Having gathered general demographic information, specific measures were used.


The modified mini mental state examination was used as a brief screen for severe impairment of cognitive functioning which would preclude a person from understanding the study questions.23 Those scoring less than 3 were excluded from the study. Less severe cognitive problems were accepted as part of the range of neurological disability and were identified on the subscale of the OPCS disability screening questionnaire.


Psychological distress is well recognised as a contributory factor in sexual or relationship dissatisfaction.25-26 The GHQ 12 provided a brief well validated screening tool for detecting general psychiatric morbidity. A score of 2 or more distinguished between psychologically distressed and non-distressed cases


The OPCS disability scale gave an overall disability score as well as subscale scores for specific areas of disability.27 It has been validated in population based studies and has more recently been used as an alternative to the Kurtzke scale in a study of people with multiple sclerosis.28


The Golombok Rust Inventory of marital state gave an overall score of relationship satisfaction.29 It was designed and validated for use among heterosexual people in cohabiting relationships.30 31 The questionnaire comprises 28 items covering shared interests, independence, communication, decision making, warmth and love, trust and respect, role expectation and goals, commitment, extent of agreement, and attitudes to relationships.


The sexual function scale was originally designed for use in a population with multiple sclerosis. It consists of five points indicating a change in sexual function or concern about that change. It provides a subjective assessment of sexual satisfaction, which is arguably the most meaningful measure of sexual expression. A sixth category was used in this study to incorporate those subjects who were not in a current sexual relationship and therefore were not aware of altered sexual functioning.


The total number of potential respondents was 398, of whom 44% were male and 56% were female, with a mean age of 46 years. Ninety two people agreed to take part in the study. Twenty two subjects were subsequently excluded; three because of cognitive problems and 19 who lived too far from the RRC to allow a home visit, which was their preference for the interview.



Seventy people were interviewed (18% of the potential study population), 31 were men and 39 were women, with a mean age of 47 (SD 10) years. This was not significantly different from the age and sex distribution of the study population. The diagnoses included multiple sclerosis (33%), focal dystonia (33%), stroke (14%), head injury (6%), and various other conditions including generalised dystonia and spinal injury (14%). Most of the sample was mild to moderately disabled with a mean score of 3.5 on the OPCS scale. Twenty subjects scored zero (no disability) and three scored 10 (very severely disabled). Forty two people scored two or more on the GHQ, implying psychiatric morbidity.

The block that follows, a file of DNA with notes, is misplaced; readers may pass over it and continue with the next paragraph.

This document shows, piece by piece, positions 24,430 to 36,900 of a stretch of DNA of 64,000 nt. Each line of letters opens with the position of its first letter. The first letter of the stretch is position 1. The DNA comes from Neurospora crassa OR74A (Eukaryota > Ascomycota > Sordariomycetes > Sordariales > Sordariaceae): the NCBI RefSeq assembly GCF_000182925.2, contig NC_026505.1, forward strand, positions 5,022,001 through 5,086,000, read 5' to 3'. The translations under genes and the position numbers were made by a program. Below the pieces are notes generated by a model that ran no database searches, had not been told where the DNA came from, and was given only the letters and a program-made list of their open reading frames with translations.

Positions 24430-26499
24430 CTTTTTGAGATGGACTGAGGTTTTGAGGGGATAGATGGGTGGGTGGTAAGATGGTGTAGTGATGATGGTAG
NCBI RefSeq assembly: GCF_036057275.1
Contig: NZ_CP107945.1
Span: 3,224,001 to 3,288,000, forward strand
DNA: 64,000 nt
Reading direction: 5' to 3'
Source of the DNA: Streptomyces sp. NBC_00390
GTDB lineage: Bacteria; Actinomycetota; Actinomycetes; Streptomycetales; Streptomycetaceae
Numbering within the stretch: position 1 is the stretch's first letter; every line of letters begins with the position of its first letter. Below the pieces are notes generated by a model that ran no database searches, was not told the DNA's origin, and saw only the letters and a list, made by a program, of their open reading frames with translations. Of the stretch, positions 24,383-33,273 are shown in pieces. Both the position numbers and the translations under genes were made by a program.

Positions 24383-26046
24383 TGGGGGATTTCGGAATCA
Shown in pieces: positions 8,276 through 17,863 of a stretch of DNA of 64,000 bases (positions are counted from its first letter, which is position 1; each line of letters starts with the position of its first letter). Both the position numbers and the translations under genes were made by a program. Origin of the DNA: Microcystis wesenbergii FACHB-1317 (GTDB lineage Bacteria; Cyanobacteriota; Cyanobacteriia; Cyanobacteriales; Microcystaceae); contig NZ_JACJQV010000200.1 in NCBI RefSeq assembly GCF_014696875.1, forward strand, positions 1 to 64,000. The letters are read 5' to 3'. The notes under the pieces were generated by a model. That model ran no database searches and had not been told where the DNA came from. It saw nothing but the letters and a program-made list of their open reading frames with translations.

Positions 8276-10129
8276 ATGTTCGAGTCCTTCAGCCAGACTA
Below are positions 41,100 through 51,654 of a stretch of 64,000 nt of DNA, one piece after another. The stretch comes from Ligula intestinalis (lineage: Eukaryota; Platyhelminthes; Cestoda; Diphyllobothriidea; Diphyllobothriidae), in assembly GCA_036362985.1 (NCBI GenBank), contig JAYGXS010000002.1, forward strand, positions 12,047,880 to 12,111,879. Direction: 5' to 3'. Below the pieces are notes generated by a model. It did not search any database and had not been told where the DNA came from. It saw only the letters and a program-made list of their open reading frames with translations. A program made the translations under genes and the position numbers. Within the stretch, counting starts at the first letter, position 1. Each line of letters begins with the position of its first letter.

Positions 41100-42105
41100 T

Sixty seven per cent (n=48) of the sample were married or cohabiting. Of those living alone 10% (n=7) had a stable relationship.

Of those in cohabiting relationships 30 subjects scored in the above average range of the GRIMS suggesting a high level of satisfaction with their relationship. Six had an average score. Seven scored in the range “poor” or “bad” and five had scores indicating severe relationship problems. In total 25% of those in a cohabiting relationship had problems of a sufficient magnitude to cause concern.

The influence of gender and diagnosis on relationship satisfaction was examined using a Mann-Whitney U test. There was no significant difference in relationship satisfaction between men and women (p=0.37). Examination of the two principal diagnostic groups showed that subjects with a diagnosis of multiple sclerosis or dystonia did not differ significantly in relationship satisfaction from other diagnostic groups (p=0.28 and 0.52 respectively).

A significant correlation between higher GRIMS scores (indicating poor relationship satisfaction) and increasing severity of disability was found (Spearman’s r=0.29, p<0.05). Duration of illness did not significantly influence relationship satisfaction (Spearman’sr test, p=0.29).

There was no significant difference in relationship satisfaction between those who were and were not psychologically distressed as measured by the GHQ (χ2 squared p=0.48).


Fifty one per cent (n=36) of the sample had experienced a change in sexual function, sexual activity, or had become abstemious. Of these people, over half (n=19) expressed concern about this change (table 1). Those who were concerned showed significantly less psychological distress (assessed by the GHQ) than those not concerned (Fisher’s exact test p=0.04). Change in sexual function alone did not correlate with psychological distress.

Table 1

Results using the Szasz sexual functioning scale

Gender was not significantly associated with change in sexual functioning but was associated with concern about sexual function (contingency coefficient=0.28, p<0.01), with men being more concerned than women.